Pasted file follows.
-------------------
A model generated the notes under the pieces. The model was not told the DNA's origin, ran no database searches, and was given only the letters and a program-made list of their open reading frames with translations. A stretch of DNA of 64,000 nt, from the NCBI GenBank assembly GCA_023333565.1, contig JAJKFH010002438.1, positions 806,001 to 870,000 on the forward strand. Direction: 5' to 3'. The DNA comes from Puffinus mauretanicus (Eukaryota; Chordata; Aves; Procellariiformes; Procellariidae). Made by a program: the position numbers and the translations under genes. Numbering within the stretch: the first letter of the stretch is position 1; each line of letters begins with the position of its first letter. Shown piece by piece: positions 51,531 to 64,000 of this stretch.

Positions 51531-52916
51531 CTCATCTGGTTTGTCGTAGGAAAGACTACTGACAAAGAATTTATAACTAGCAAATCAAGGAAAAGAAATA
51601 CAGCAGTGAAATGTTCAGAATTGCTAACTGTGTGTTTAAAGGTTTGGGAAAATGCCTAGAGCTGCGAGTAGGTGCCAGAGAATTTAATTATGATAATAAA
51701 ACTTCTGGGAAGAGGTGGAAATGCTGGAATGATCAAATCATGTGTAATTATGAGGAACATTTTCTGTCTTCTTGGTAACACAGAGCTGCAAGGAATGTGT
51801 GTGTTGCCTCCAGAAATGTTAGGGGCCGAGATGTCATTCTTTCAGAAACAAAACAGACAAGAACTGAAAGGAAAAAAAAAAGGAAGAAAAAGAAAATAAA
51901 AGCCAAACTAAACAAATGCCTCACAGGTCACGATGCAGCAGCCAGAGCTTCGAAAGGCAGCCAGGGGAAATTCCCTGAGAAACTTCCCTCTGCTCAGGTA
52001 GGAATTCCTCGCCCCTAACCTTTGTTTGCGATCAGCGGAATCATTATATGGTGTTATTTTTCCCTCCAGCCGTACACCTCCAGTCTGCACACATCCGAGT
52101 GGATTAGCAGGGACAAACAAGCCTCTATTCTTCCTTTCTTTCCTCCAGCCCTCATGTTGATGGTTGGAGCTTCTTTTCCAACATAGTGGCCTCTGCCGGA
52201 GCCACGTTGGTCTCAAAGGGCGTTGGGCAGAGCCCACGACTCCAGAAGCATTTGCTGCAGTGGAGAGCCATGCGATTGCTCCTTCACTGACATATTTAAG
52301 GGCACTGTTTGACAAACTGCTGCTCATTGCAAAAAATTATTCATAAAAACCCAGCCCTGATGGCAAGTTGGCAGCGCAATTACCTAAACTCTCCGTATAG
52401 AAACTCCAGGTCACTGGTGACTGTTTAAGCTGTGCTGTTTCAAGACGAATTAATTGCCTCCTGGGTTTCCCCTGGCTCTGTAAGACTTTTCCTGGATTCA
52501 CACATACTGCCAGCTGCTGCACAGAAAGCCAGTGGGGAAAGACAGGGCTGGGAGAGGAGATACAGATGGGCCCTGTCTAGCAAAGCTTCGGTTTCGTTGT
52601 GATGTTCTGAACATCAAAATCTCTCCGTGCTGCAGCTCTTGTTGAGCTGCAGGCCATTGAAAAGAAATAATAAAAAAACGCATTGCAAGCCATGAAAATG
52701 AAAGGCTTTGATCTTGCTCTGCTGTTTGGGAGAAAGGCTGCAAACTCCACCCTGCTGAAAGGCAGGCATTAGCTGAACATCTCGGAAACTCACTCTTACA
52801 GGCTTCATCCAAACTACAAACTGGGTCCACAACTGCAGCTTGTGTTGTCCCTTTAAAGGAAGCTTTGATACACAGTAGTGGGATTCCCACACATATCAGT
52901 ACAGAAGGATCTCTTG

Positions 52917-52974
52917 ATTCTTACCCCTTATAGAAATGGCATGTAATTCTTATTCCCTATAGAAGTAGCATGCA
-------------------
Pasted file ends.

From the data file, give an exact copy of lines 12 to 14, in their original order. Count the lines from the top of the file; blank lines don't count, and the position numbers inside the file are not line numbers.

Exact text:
52401 AAACTCCAGGTCACTGGTGACTGTTTAAGCTGTGCTGTTTCAAGACGAATTAATTGCCTCCTGGGTTTCCCCTGGCTCTGTAAGACTTTTCCTGGATTCA
52501 CACATACTGCCAGCTGCTGCACAGAAAGCCAGTGGGGAAAGACAGGGCTGGGAGAGGAGATACAGATGGGCCCTGTCTAGCAAAGCTTCGGTTTCGTTGT
52601 GATGTTCTGAACATCAAAATCTCTCCGTGCTGCAGCTCTTGTTGAGCTGCAGGCCATTGAAAAGAAATAATAAAAAAACGCATTGCAAGCCATGAAAATG